Fury (1936) is a drama film which tells the story of a decent man who descends into ruthlessness when he narrowly escapes a lynching and seeks retribution on the people of the small town who persecuted him. Directed by Fritz Lang and released by Metro-Goldwyn-Mayer, it stars Sylvia Sidney, Spencer Tracy, Walter Abel, Bruce Cabot, Edward Ellis and Walter Brennan.
Loosely based on the events surrounding the Brooke Hart murder, the movie was adapted by Bartlett Cormack and Lang from the story Mob Rule by Norman Krasna.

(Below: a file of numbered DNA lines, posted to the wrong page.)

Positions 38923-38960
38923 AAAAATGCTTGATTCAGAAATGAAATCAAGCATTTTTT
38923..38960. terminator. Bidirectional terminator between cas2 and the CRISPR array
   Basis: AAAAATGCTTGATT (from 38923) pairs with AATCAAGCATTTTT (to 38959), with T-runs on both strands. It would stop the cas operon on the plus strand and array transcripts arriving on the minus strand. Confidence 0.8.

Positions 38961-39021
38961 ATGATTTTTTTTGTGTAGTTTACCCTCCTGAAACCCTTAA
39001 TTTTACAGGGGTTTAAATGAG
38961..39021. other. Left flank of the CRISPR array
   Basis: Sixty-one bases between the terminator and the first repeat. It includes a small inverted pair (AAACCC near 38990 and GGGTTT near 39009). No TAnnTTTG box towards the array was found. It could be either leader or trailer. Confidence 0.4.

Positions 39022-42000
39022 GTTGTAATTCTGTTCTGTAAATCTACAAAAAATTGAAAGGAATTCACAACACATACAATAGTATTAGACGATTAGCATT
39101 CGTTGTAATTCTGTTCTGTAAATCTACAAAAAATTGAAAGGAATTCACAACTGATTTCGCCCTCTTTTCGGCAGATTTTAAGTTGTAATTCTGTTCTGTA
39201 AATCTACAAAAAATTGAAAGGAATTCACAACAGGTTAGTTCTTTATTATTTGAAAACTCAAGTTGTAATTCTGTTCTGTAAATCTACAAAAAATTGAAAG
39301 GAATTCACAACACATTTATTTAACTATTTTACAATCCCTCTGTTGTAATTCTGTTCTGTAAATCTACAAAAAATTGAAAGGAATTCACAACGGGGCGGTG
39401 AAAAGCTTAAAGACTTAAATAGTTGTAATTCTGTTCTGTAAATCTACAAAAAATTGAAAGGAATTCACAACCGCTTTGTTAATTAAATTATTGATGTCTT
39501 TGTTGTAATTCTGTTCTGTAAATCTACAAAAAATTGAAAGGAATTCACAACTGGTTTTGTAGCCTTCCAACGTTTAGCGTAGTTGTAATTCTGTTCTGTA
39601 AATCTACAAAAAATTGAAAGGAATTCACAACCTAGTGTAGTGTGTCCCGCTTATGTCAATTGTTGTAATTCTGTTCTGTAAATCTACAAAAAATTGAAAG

Fury was Lang's first American film, and is considered by critics to have been compromised by the studio, MGM, which forced Lang to make the protagonist innocent of the crime he's nearly lynched for, and to tack on a reconciliation between him and his love. The film was also a major departure for MGM, which at the time was known for lavish musicals and glitzy dramas. The movie is more in keeping with the social issue films associated with Warner Brothers, like I Am a Fugitive from a Chain Gang.